I was thinking the other day about a comment Amy E made few posts back; regarding my ambivalence about baby messiness she pointed out that "it could be worse." Which is totally, completely true, and you realize this the minute you have a baby. There are a million things that you are suffering and a million things about which you are worrying, and yet you say to yourself: "Wow. It could be worse." You could be a single parent with six kids. You could have a baby in the NICU. You could have an even younger baby in the NICU. You could live on the sixth floor with no elevator instead of just the third floor with no elevator. I find myself completely overwhelmed by all the amazing things that parents do, just because they have to. Never am I so amazed by other people as when I'm getting the baby and the dog and six bags of groceries up to our third-story condo, and think to myself "....wow. People do this with babies AND two-year-olds. AT THE SAME TIME."
What strikes me most is that, really, we could hardly have it better. True, we have lots of stairs. But we also have streaming afternoon sun. We have this completely amazing, happy, healthy baby. We like each other so much. We like our work, and our dog, and our city, and our condo by the lake, and our neighbors, and our amazingly supportive friends, and our families near and far. As our life shifts from the world of potentials--potential children, potential careers, potential homes--to the world of the real, the here and now, I think, everyday: I am so lucky. I think, in my secular way, that we are so blessed.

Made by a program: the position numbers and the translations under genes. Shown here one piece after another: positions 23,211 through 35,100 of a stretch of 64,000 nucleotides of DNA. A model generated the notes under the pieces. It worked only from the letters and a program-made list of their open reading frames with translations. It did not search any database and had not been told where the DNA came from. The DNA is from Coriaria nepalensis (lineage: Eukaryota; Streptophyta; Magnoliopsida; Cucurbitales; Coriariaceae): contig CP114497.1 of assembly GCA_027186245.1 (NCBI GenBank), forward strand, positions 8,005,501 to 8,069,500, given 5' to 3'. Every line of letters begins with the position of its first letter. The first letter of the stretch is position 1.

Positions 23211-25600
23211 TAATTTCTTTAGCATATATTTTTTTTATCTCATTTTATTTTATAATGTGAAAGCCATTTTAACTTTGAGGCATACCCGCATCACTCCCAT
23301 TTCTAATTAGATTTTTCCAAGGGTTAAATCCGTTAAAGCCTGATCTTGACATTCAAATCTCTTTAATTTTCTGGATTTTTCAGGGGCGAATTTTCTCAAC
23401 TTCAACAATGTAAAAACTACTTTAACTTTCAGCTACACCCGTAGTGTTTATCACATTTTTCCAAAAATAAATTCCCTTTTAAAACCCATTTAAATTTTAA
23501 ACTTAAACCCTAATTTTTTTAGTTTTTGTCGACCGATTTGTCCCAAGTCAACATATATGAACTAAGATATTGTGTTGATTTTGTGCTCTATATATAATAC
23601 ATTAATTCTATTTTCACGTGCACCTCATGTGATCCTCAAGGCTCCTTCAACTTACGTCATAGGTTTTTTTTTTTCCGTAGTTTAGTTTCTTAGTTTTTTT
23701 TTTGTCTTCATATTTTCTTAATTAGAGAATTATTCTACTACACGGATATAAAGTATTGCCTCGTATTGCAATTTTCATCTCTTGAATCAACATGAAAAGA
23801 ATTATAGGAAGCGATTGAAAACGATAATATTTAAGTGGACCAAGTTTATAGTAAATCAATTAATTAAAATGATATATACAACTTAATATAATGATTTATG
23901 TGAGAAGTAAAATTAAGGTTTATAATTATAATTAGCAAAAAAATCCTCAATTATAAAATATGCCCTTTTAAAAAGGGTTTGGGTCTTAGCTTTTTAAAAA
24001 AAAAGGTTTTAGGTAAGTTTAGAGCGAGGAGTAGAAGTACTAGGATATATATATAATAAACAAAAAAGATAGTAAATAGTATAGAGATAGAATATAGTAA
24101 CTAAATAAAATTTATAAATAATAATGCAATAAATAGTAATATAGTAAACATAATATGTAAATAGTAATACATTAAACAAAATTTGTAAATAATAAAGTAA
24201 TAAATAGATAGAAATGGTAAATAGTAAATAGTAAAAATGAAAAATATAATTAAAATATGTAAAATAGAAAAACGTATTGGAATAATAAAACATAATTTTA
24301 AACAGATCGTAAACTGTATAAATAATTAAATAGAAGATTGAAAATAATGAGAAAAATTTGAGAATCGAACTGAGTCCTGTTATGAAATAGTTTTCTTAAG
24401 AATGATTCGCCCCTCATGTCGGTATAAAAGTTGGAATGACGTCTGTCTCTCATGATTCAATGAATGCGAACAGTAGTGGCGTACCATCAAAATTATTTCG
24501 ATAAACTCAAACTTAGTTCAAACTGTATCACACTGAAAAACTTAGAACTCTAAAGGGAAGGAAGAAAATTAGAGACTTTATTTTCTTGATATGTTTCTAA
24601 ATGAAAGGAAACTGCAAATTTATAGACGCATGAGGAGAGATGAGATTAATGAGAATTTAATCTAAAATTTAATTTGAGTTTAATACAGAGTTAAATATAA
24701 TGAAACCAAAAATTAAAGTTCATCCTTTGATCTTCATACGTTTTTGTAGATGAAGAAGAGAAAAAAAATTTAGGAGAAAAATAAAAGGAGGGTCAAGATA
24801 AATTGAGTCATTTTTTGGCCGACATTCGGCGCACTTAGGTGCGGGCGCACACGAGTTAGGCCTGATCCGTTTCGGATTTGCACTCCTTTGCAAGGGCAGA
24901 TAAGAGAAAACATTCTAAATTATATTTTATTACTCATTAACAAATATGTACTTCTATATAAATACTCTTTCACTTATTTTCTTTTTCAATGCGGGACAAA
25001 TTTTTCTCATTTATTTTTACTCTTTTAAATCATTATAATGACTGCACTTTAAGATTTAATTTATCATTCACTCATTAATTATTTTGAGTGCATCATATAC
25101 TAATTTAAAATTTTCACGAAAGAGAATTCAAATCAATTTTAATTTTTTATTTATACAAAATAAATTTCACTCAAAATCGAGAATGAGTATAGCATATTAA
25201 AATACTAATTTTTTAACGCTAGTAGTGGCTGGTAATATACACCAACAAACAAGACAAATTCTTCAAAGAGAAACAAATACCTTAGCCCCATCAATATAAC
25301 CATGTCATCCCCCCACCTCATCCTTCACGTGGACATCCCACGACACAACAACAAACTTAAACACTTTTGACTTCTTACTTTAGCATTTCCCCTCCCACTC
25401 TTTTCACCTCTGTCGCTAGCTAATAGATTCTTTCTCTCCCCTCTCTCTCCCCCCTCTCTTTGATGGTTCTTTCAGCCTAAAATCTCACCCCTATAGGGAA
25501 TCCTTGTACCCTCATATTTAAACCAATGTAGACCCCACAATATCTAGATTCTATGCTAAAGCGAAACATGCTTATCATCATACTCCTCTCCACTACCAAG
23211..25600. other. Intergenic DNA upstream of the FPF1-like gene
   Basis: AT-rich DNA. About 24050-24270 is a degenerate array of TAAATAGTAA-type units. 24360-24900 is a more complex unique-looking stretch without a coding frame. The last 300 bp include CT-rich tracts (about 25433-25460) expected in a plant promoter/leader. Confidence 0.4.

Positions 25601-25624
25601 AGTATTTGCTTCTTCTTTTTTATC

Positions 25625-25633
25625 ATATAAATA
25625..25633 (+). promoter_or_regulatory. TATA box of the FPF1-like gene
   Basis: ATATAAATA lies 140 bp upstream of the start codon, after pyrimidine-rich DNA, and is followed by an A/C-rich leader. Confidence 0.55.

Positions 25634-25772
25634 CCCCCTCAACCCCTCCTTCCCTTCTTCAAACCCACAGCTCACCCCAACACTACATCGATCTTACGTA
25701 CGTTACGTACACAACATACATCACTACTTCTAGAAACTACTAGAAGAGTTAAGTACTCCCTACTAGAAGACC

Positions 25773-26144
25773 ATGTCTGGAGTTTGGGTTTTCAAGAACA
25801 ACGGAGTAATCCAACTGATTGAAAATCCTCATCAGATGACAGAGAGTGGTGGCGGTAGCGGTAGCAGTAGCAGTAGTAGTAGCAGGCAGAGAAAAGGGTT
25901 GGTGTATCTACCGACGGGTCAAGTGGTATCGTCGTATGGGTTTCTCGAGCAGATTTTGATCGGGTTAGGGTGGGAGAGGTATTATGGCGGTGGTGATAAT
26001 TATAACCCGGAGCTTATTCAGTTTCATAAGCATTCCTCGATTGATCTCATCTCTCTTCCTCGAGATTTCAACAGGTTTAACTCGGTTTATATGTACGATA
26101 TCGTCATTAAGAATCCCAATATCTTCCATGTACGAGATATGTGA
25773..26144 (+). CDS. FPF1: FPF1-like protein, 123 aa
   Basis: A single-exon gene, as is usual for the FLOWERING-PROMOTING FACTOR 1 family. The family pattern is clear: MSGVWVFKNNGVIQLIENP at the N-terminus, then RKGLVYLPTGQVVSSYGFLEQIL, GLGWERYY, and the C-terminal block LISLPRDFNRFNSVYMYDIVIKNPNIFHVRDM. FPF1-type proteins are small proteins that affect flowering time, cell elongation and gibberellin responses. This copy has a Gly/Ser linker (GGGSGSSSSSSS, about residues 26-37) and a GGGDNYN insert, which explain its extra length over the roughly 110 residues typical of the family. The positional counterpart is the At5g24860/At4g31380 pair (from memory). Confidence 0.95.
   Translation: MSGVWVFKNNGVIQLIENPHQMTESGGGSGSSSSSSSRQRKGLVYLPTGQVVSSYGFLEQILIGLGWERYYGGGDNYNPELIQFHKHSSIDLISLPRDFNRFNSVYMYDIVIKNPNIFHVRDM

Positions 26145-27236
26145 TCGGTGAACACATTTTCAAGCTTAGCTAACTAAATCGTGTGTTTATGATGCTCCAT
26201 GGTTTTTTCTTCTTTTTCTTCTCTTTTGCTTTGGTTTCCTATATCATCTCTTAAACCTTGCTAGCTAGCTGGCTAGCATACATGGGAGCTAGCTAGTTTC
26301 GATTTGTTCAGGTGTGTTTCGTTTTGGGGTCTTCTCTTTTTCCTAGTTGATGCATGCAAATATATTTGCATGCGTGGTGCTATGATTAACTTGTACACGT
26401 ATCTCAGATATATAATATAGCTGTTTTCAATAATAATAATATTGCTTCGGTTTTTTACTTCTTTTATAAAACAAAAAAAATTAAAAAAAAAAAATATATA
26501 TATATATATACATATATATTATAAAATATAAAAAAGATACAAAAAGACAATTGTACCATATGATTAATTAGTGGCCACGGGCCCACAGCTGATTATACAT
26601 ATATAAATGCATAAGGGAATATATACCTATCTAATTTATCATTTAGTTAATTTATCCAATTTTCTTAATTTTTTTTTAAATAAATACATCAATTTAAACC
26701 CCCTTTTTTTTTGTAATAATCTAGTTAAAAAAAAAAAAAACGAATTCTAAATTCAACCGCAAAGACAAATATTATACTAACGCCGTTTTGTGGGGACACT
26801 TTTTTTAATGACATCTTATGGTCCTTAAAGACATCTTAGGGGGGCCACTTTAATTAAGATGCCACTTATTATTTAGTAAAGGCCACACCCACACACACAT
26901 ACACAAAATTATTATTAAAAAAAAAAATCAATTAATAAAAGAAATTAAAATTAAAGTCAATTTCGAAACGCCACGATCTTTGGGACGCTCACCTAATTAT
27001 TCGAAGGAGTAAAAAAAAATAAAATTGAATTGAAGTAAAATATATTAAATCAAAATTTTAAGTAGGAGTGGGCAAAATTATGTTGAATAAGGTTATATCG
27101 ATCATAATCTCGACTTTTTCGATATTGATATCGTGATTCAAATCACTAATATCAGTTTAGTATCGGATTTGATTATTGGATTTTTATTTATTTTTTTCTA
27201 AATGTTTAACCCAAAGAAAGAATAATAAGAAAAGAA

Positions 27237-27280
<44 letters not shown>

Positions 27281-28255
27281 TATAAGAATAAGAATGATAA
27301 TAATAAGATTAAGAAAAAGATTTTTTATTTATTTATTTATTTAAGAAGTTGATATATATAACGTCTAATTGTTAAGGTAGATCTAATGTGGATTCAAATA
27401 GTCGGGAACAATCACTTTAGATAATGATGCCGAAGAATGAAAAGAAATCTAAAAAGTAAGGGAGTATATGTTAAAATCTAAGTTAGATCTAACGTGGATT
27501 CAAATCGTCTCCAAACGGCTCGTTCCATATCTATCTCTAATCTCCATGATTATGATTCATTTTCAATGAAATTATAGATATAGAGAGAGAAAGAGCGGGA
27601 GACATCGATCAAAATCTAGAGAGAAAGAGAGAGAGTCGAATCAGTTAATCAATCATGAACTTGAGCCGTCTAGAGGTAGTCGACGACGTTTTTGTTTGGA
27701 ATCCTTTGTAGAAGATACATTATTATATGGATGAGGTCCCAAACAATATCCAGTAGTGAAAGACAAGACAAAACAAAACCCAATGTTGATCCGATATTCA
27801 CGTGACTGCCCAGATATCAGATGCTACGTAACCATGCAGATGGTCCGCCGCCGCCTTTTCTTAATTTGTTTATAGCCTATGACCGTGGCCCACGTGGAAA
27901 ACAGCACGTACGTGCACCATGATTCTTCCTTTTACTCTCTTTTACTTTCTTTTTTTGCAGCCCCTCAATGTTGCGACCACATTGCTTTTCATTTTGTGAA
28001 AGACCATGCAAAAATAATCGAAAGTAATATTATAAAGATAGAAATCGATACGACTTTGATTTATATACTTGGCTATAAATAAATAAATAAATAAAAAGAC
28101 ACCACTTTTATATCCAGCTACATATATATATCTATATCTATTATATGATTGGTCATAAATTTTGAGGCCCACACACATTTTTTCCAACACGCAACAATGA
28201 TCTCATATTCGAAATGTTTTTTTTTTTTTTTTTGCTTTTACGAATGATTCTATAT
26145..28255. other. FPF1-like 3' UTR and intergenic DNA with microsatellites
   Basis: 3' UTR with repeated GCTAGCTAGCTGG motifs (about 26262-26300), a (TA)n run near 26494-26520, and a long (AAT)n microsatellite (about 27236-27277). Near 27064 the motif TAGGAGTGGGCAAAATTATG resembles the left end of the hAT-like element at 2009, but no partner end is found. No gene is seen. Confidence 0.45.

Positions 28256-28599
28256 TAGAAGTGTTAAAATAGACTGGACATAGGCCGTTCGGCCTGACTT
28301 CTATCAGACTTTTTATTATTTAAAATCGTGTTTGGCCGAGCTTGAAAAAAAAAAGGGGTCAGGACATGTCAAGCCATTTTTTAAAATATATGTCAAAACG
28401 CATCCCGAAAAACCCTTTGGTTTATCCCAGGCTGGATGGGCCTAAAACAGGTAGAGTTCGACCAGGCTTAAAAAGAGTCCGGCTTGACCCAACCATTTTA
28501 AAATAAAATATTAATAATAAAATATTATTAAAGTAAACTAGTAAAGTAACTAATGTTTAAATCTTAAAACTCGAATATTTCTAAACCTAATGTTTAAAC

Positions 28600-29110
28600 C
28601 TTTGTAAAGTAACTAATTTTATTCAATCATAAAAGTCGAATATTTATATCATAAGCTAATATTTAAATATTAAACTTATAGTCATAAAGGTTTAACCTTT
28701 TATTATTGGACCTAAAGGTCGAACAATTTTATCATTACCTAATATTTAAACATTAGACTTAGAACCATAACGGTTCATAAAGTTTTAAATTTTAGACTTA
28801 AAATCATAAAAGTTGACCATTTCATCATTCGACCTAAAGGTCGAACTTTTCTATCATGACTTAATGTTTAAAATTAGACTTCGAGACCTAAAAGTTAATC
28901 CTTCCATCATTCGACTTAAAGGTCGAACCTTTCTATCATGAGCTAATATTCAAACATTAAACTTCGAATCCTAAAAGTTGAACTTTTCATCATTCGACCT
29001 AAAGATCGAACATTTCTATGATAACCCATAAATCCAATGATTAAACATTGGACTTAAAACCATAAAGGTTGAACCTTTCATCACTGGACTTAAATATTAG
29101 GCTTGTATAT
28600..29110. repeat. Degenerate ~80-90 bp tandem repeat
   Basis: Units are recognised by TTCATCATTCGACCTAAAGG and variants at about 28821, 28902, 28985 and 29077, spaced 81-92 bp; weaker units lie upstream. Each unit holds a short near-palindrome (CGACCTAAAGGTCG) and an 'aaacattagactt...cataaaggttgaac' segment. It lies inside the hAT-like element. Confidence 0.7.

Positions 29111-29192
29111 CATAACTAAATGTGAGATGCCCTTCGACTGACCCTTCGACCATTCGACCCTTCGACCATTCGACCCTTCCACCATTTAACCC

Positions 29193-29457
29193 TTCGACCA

And yet! And yet. What's interesting, and hard to communicate, is that in the midst of our incredible good fortune, we are working so very hard. There's so much to do, and it's so difficult to negotiate the differences between all we've come to know and like about ourselves in the last thirty years and the reality of what our lives are like now. The other morning Brandon and I were standing in the kitchen, feeding Elliot--our gorgeous sweet child--his cereal, and I just felt myself buckling. "I don't know how it's all going to happen," I said. "How are we going to do this?"
"This" here being a nebulous diectic, pointing variously to my dissertation, our careers, our interests in art and music and conversation, our need to exercise, both of our deep needs for freedom and time alone. Who are we without these things? Who are we without the ability to privilege them, honor them with the commitment of our time? And yet, who would we be if we didn't put them all at least a little to the side, acknowledging that Elliot needs us and deserves us, and that an intense commitment to family is our one priority that has not changed.
I think about our life, and our son, and all those people who are navigating the world under even harder circumstances. I feel a bit like Miranda on her island, looking for the first time at a future she didn't know had existed. "What a brave new world that has such people in't!" she said, in wonder and exaltation and fear. I suppose what we were learning is that we thought we knew something of the challenges of life. We thought we understood about ambition, and sleepness nights, and all of that. But instead, this is it, this new negotiation. All those people who have it "worse" than us, this is what they are teaching us: you can do more than you ever dared to imagine. It will just be--you will be--very very different than you thought.